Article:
Helping Sensitive Students In and Out of the Classroom

(Updated 2008)

Some students such as those with allergies, respiratory illnesses and environmental sensitivities, may need special allowances made for them to remain healthy while in school and reach their academic potential. The following are some general suggestions, however individuals’ needs may vary.

  1. Check for any source of pollution in or near the school such as traffic, factories, power stations, agricultural areas, toxic dumpsites, etc.
  2. Consider seating sensitive students near a window that provides fresh, clean air.
  3. Sensitive students may benefit from a floor model HEPA and activated charcoal air cleaner in the classroom. (See CASLE’s website for an article on what to look for and what to avoid in choosing air filters.
  4. Sensitive students may need pure water that is stored in glass containers. (Avoid plastic bottles. Filtered water can be good as long as the filters are not too old.)
  5. Many products can offgas VOCs (Volatile Organic Compounds) which contribute to indoor air pollution. Use cleaning products and maintenance chemicals that are the least-toxic needed to do the job, and also fragrance/perfume-free. Squirt, don’t spray. Also, use no chemical deodorizers.
  6. Wax or strip floors during evenings, weekends and vacations, but not during class times. Use least-toxic products.
  7. Remove all carpeting. Replace with hard surface flooring and use less-toxic glues.
  8. Renovations in the school may cause irritation or long-term problems due to dust and chemical offgassing. Make sure Safe Work Practices and isolation techniques are being used. If complete isolation of the area is not possible, conduct repairs or renovations (such as painting, removing and laying of tiles, floor refinishing…) Over summer or Christmas vacation. Clean thoroughly upon completion. Allow ample time for off-gassing chemicals from building materials before occupants return.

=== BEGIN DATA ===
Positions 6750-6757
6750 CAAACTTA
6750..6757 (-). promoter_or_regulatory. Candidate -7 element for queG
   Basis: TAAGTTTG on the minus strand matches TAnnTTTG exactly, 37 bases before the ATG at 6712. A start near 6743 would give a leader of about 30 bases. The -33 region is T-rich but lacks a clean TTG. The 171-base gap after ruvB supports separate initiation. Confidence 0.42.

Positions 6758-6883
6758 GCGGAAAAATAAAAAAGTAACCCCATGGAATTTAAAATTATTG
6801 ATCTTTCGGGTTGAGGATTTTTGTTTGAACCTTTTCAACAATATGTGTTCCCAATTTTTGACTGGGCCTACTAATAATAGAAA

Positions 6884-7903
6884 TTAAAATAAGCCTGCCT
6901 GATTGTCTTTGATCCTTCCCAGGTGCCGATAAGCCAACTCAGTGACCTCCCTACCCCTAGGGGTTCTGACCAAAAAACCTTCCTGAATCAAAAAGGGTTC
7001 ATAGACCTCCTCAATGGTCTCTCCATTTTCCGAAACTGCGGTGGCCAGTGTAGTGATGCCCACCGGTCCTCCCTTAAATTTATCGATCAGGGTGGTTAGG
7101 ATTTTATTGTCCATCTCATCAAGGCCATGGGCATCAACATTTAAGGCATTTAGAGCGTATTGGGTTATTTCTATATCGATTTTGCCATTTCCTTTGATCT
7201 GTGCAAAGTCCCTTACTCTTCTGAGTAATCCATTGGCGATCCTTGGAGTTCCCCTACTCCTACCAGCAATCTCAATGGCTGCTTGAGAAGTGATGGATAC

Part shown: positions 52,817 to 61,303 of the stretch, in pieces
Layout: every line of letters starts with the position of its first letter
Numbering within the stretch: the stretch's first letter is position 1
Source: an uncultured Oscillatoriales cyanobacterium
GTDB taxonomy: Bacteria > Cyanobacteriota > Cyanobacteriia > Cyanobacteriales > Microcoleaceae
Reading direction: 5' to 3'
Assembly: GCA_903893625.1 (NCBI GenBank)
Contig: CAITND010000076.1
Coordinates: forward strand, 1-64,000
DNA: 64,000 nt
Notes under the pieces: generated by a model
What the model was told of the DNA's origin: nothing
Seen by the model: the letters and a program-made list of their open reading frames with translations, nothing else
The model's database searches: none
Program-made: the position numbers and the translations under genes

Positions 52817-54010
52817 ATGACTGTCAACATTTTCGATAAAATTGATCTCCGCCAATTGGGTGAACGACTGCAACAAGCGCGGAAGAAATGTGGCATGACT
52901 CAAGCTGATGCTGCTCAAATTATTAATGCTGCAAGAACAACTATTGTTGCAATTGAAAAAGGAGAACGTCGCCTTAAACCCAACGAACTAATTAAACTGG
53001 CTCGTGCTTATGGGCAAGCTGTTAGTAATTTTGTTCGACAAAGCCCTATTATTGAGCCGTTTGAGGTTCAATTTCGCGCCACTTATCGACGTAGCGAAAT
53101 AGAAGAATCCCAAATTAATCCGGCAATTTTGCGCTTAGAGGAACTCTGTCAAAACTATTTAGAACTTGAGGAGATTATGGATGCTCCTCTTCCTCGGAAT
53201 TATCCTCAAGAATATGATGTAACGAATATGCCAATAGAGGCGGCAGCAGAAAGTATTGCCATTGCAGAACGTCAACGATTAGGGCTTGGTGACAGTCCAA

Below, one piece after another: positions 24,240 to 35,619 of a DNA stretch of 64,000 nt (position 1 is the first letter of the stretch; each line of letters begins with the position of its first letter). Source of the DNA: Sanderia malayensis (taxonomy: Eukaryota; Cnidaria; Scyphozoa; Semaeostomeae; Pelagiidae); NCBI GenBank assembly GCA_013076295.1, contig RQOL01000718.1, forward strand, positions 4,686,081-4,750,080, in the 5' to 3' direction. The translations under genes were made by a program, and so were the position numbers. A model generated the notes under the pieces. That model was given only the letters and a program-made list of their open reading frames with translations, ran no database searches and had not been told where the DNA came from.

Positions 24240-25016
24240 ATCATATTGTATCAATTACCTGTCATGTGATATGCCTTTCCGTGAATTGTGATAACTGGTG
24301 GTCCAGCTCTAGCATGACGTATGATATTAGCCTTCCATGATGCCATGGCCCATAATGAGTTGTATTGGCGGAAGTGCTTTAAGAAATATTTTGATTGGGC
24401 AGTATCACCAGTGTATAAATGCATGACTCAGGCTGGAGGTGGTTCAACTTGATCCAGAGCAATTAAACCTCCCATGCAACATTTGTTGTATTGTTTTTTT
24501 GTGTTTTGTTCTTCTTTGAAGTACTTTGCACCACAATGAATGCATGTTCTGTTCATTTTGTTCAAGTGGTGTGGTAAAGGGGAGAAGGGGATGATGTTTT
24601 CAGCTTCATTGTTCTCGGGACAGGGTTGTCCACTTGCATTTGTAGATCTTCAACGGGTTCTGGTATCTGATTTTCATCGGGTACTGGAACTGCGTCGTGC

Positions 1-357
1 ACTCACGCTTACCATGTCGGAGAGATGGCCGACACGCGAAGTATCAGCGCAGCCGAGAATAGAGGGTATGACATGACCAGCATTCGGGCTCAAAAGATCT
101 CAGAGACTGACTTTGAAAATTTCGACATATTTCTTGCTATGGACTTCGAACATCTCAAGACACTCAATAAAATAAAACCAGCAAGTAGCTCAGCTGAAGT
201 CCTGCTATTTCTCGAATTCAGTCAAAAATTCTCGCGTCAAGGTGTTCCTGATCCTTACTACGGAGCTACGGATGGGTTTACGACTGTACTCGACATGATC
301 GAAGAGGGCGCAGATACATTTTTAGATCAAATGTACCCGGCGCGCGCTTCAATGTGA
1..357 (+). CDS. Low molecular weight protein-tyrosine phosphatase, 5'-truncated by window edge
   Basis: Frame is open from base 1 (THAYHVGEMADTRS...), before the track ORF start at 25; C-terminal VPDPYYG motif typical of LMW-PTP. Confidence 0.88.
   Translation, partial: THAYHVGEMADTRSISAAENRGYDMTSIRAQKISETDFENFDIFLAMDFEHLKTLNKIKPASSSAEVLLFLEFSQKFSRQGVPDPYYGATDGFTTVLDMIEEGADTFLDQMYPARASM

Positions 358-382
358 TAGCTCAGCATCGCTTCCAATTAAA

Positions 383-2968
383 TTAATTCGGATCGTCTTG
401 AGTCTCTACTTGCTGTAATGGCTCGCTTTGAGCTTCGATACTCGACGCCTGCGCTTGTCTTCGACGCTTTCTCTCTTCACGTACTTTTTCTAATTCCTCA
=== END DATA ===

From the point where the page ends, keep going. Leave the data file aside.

9. Many new furnishings gas off VOCs, which can cause irritation. Allow for a period of offgas time before placing new furnishings in the classroom.
  10. Implement a no-scent program in the school. Avoid perfume, cologne, scented products and antistatic products. Air dry-cleaned clothing before wearing. Use fragrance-free personal care products. (See CASLE’s Scent Free section on our website and also
  11. Use less toxic school supplies. Do not allow liquid White-out (tape dispensers are available) in the classroom. Use water based no-scent markers, white glue, non-toxic paints, unscented facial tissue, etc.
  12. Make sure that the list of school supplies for parents to purchase clearly specifies fragrance-free and non-toxic choices.
  13. Use dust free chalk and damp-clean or HEPA vacuum boards and ledges frequently Use electronic screens and flip charts to reduce chalk use. Replace blackboards with white boards but be sure to use non-scented, low-VOC markers, and damp-clean any residues.
  14. Air photocopied papers outside the classroom before distribution. (Twenty-four hours is good)
  15. If A.B.Dick Ditto Machine copies and laminated items must be used, air them at least 24 hours before distribution. Keep these machines and photocopiers, laminators and ideally laser printers in separate, ventilated rooms, separate from classrooms.
  16. Implement a no-idle vehicle zone around schools. (See The Children’s Clean Air Network)
  17. Eliminate pesticide and herbicide treatments of schools, school grounds and playing fields. (See CASLE’s website for links to less toxic alternatives.)
  18. In special cases, classmates may need to avoid bringing to school specific materials or foods such as peanuts, fish products or other materials identified as causing a health risk to a classmate.
  19. Avoid pets, plants and compost bins in the classrooms of sensitive students.
  20. Modify curriculum to meet the needs of the environmentally sensitive student. For example, science, industrial arts and art labs may need adjustment. Choose substances and materials for courses that are as safe for the students as possible.
  21. Establish a “right-to-know” policy for staff, parents and students regarding the materials, chemicals and other substances to be used in school. Posting of information and schedules should be required when renovations, painting and pesticide spraying are unavoidable.
  22. Maintain a registry of vulnerable staff and students to facilitate their notification in the event of unexpected hazards or of unavoidable renovation or maintenance projects that might pose a particular risk to them. All students and staff benefit from a healthy, clean school with lots of fresh air.

– Canadians for A Safe Learning Environment